If the above title seems rather bold, remember it is coming from someone who knows quite a bit about tax law – New Zealand tax lawyer, Geoffrey Cone.
The media has recently been touting New Zealand’s foreign trusts as the new “sexy” tax shelter for those who have enough assets worth protecting. However, Mr. Cone recently reported in an article that the truth is anything but “sexy”. In fact, he stated that New Zealand’s tax laws are rather mundane, much like most things relating to taxes and tax law.
Geoffrey went on to say that most tax havens impose small taxes or none at all, are non-transparent, and do not allow free-flow of financial and tax information with other governments. New Zealand, on the other hand, displays no such characteristics. In Mr. Cone’s opinion, New Zealand will never do so either.
Mr. Cone reinforced his point by citing that New Zealand was one of the first countries to support the 2002 OECD Tax Model Agreement, which enforces international tax laws. Doing so clearly shows that New Zealand has no intentions of becoming a tax haven, rather the country seeks to comply with international tax standards and to continue to cooperate with other governments when it comes to tax matters.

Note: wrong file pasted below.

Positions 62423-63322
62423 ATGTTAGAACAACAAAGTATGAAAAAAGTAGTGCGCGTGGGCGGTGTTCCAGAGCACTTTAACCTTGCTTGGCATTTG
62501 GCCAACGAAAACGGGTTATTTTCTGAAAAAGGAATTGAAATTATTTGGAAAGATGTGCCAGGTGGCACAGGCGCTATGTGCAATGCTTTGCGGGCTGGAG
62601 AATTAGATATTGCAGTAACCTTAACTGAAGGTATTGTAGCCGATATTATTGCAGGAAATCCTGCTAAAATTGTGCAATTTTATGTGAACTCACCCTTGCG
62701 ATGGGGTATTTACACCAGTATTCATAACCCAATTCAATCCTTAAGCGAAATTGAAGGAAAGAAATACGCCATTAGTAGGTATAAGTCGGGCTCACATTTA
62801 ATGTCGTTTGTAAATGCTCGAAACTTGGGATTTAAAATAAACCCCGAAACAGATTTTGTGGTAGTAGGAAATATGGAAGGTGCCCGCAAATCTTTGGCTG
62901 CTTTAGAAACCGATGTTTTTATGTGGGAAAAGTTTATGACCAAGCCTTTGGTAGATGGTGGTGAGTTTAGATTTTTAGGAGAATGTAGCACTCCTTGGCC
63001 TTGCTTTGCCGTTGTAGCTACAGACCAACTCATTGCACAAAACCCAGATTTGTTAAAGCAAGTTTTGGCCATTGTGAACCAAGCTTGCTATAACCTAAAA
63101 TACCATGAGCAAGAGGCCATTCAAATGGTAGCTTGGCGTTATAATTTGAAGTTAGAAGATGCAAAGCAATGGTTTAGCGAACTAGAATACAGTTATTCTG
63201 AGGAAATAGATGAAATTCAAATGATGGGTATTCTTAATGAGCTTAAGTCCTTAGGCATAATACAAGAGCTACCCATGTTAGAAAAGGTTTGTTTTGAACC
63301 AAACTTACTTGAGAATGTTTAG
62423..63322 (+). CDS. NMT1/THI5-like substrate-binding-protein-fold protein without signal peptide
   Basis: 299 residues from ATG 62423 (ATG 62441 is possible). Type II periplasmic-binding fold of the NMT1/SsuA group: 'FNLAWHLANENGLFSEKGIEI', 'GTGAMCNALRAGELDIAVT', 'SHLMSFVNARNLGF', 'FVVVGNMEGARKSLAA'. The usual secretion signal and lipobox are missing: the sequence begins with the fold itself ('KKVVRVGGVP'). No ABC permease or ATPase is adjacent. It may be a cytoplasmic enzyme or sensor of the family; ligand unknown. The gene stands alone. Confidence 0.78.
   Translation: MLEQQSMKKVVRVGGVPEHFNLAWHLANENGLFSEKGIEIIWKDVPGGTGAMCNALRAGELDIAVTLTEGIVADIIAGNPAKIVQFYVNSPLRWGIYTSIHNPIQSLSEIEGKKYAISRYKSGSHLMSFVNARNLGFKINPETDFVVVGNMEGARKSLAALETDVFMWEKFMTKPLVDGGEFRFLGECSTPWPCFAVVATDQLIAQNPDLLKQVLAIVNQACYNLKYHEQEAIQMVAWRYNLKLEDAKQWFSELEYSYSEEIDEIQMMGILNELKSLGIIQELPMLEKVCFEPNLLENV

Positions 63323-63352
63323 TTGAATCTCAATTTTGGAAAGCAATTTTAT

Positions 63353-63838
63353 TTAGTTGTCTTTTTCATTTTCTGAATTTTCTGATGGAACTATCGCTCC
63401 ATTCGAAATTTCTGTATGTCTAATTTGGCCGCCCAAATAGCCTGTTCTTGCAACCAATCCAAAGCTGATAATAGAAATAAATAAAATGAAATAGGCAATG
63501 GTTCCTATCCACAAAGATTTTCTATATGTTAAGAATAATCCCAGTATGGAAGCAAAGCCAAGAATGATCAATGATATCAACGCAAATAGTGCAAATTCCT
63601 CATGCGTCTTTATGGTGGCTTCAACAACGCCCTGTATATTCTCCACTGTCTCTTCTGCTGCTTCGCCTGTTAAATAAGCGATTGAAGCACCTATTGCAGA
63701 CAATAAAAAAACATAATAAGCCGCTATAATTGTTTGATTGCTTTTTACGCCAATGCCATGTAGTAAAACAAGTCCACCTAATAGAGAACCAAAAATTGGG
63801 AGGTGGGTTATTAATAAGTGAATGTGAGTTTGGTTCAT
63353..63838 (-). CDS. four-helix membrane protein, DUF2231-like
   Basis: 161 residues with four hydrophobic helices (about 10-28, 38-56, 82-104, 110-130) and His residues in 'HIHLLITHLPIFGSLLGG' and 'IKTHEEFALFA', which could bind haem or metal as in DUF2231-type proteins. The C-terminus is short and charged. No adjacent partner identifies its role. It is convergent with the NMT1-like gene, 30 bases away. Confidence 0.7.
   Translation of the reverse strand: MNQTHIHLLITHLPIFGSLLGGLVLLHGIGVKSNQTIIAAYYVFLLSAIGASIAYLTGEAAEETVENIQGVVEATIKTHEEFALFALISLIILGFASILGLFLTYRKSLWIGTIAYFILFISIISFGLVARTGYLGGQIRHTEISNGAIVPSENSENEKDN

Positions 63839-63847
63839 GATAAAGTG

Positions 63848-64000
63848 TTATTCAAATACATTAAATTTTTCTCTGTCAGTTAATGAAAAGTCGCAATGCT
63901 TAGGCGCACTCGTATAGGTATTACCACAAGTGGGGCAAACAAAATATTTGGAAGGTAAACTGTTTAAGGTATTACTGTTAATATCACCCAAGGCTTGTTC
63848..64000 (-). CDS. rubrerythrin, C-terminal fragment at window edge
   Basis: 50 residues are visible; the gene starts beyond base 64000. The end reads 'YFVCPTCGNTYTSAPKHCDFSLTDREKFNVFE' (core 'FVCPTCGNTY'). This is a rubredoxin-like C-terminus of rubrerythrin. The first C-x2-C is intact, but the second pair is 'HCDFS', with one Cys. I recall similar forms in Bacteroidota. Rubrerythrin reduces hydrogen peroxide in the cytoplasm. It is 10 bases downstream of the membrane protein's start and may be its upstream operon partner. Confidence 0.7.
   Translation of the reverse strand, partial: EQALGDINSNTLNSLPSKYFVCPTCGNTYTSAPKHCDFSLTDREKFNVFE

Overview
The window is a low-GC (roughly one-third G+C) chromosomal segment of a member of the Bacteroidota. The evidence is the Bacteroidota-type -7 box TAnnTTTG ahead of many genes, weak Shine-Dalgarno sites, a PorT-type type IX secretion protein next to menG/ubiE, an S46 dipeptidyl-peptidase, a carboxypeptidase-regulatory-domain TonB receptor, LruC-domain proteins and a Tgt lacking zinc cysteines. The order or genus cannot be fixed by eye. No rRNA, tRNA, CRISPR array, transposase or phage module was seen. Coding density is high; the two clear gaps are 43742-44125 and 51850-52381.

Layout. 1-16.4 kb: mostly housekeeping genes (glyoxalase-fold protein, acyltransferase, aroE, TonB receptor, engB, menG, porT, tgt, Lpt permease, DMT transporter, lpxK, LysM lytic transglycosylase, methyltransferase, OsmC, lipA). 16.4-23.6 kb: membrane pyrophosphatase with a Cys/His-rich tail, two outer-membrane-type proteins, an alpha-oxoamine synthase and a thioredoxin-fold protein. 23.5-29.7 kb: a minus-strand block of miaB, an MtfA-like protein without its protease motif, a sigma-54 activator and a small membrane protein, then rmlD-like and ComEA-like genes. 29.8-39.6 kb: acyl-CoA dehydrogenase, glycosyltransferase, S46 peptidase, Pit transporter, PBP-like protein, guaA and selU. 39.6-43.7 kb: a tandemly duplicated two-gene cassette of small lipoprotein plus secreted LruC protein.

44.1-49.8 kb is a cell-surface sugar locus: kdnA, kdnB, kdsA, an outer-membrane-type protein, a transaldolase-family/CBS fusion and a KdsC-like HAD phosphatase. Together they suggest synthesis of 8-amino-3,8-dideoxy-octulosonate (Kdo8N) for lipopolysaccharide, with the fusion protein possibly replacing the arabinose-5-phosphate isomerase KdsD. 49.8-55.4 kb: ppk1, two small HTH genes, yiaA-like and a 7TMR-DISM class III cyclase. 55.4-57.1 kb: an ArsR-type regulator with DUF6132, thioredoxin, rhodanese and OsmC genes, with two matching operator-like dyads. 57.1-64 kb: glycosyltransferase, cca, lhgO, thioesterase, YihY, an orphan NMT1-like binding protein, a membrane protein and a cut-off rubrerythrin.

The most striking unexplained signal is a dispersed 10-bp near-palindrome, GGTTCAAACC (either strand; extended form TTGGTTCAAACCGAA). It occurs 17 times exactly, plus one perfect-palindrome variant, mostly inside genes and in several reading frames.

The country’s proactive laws in regards to foreign trusts further enhance Mr. Cone’s point of view. New Zealand fully supports both international and domestic tax transparency by supplying other countries with relevant information pertaining to foreign trustees and domestic trusts.
New Zealand’s foreign tax rules are so rigorous that they require
all foreign trustees to submit a Foreign Trust Disclosure to the IRD, as well as keep organized tax records for various New Zealand tax purposes. Some of the tax requirements, include:
Money the trustee receives and/or spends
Details of the trust’s assets and liabilities
Information about settlements and distributions
In 2011, when the world standard money laundering legislation was enhanced, New Zealand tax laws became even more strict by demanding that all tax records pertaining to New Zealand be kept within the country, as well as be recorded and documented in English. The penalties for not complying with these rules were applied to both foreign and domestic trusts and trustees as well.
According to Geoffrey Cone, New Zealand has over 30 double tax agreements, making it extremely difficult for foreigners to avoid taxes and commit tax evasion. Add to that New Zealand’s other 20 tax information exchange agreements it has with various other nations around the globe, and it is perfectly clear that this country is not even remotely considering becoming a tax haven for those who wish to escape the tax laws established within their own country.
About Geoffrey Cone
Geoffrey Cone is head of the law firm, Cone Marshall Limited, located in Auckland, New Zealand. His firm is the only one of its kind in New Zealand that provides international planning and trust management services.
Geoffrey graduated with LLB honors and a postgraduate degree in tax law from the University of Otago, New Zealand. He began his law career in 1980 in Auckland but later moved to Christchurch where he became the Chairman of Partners in a well-respected law firm. In 1997, he moved back to Auckland where he eventually founded his current law firm.